“It's a new, fresh and fun experience exploring architectural projects in VR”
64% of respondents believe VR is a highly engaging way to approach architecture and design. Traditional methods of hand sketching, physical model making, 2D CAD drawings, and 3D renders have dominated the architectural world for decades, so it’s no wonder that relatively new virtual reality applications are finding their own appeal.
Want to visualise your project? Easy. Want to revisit a site over and over again? Simple. Want to explore a project, make changes and see it all in real-time? Done.
We’re beginning to see 3D BIM models being exported into VR within minutes of a single click - rather than show flat floor plan drawings, architects are able to give clients a truly scaled, full spatial reading of a building.
“I would be able to improve my designs using VR.”
34% of respondents said that VR can influence and improve their architectural designs. Virtual reality software gives clients and architects the unique ability to visualise exactly how a building is designed and constructed, from the conceptual stages to the very end. Altering finishes, materials, rethinking structural connections, colours and shifting around spatial elements - all done live with no time lost between design iterations.
“I'm thinking of a career which involves 3D modeling and VR technology.”
“VR services are becoming a standard offering in the AEC industries, creating a new category for design professionals” says Justin Liang CEO of Inspace XR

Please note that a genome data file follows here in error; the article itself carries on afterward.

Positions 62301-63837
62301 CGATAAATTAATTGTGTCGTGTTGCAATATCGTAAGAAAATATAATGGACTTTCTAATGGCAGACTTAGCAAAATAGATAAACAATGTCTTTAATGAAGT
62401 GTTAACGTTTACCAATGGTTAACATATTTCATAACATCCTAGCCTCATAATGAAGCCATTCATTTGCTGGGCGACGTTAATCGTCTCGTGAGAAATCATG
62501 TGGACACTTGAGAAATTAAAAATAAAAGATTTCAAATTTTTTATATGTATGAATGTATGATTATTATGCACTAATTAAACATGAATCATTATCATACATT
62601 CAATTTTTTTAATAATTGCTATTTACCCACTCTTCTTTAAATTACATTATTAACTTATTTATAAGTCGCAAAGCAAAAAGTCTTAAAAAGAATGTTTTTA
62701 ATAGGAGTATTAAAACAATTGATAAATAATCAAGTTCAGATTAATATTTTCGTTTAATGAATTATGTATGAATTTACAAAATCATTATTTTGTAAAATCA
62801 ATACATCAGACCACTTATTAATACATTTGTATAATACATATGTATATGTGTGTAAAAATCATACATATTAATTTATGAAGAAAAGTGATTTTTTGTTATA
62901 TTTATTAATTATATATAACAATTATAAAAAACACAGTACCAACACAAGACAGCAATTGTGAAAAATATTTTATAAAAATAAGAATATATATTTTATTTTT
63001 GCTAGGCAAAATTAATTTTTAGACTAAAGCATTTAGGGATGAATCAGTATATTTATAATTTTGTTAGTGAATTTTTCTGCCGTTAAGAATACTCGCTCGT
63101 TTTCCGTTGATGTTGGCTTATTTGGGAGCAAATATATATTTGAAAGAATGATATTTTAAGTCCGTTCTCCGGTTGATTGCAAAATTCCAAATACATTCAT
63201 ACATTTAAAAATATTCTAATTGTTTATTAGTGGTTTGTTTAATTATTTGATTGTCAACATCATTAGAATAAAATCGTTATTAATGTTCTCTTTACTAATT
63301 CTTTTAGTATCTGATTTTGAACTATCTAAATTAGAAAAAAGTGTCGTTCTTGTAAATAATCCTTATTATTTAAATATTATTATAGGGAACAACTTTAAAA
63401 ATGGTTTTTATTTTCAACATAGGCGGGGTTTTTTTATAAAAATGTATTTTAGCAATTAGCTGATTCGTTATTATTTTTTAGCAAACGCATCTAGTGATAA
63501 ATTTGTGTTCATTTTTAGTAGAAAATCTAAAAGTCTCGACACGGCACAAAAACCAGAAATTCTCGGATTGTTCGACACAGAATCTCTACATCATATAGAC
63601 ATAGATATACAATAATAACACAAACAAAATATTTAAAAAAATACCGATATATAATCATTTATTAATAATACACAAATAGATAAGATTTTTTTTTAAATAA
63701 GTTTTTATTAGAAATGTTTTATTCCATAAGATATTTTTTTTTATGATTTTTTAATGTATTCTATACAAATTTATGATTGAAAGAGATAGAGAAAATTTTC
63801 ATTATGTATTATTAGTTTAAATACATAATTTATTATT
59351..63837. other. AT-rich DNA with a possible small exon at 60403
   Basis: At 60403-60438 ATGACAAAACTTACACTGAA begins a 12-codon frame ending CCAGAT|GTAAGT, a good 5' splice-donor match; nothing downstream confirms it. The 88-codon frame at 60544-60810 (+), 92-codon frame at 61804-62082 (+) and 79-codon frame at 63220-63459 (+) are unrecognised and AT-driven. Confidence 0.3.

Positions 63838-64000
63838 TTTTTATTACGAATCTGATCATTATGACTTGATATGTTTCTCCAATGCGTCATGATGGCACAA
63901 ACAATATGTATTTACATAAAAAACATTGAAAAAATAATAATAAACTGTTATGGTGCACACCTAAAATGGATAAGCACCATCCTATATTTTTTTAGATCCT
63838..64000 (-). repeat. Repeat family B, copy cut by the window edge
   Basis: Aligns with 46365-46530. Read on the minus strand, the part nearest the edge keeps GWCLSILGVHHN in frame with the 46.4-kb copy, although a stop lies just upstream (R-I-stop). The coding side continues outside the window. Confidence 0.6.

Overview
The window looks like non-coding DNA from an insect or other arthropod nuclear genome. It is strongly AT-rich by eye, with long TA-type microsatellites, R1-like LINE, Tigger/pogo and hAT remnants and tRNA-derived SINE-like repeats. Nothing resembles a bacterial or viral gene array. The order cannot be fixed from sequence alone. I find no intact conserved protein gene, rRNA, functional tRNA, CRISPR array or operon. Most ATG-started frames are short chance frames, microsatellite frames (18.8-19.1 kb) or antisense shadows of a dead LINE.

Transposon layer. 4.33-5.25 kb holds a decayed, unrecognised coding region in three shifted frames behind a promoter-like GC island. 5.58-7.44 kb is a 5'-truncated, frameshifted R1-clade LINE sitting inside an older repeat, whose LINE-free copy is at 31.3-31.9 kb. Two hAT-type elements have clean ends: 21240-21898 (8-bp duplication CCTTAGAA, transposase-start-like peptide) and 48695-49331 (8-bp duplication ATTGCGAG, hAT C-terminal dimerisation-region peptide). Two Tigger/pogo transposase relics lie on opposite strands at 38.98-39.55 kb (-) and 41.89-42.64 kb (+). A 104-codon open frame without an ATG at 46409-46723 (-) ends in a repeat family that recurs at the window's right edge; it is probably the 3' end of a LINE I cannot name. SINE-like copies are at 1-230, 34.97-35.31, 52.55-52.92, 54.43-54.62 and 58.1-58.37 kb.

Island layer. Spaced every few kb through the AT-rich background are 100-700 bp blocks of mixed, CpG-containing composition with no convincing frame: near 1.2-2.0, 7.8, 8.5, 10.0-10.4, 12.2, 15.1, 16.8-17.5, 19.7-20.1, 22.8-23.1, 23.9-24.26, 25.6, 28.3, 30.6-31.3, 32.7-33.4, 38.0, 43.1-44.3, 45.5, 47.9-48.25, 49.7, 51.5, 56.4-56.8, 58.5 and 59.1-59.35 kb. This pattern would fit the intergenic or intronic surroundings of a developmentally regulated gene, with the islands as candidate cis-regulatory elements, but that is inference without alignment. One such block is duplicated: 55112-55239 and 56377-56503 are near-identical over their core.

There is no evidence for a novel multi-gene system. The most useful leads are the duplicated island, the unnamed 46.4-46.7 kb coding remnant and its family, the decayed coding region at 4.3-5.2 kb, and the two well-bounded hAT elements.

Around 15% of respondents indicated that they had career ambitions in the VR industry. Demand for job candidates with VR knowledge was up 37% between 2015 and 2016, according to Road to VR and over the coming years these figures will only grow.
“I think everyone else has it, so I should learn it as well.”
8% of respondents said that they believed other architectural graduates already had VR knowledge and that learning VR was crucial. An architectural graduate learn a mix of 2D and 3D software such as Sketchup, Rhino, Revit, and ArchiCAD, physical model making ability and hand sketches, and lastly knowledge of post-processing software from the Adobe Suite.
River Fox VR software is starting to be taught in a hand full of Australian universities, like the University of Melbourne. These are early indications that graduating architects believe VR may be a regularly addition to their architectural work in industry.
“It will give me a competitive edge at university and in the industry by knowing how to use VR technology. “
Over 21% of architectural graduates indicated that VR software would give them a competitive edge while studying, and looking for career opportunities. VR is a powerful way to present projects to your classmates and tutors, review your own design and check for flaws that you otherwise might not have picked up on. The architectural industry is slowly adopting VR technology in client presentations and in design reviews.
3% believed VR had no impact on architecture and design, preferring the use of traditional methods.
So what do you think about VR in architecture? Will it be the future of architecture? Will a VR headset be sitting on every architect’s desk in the future?
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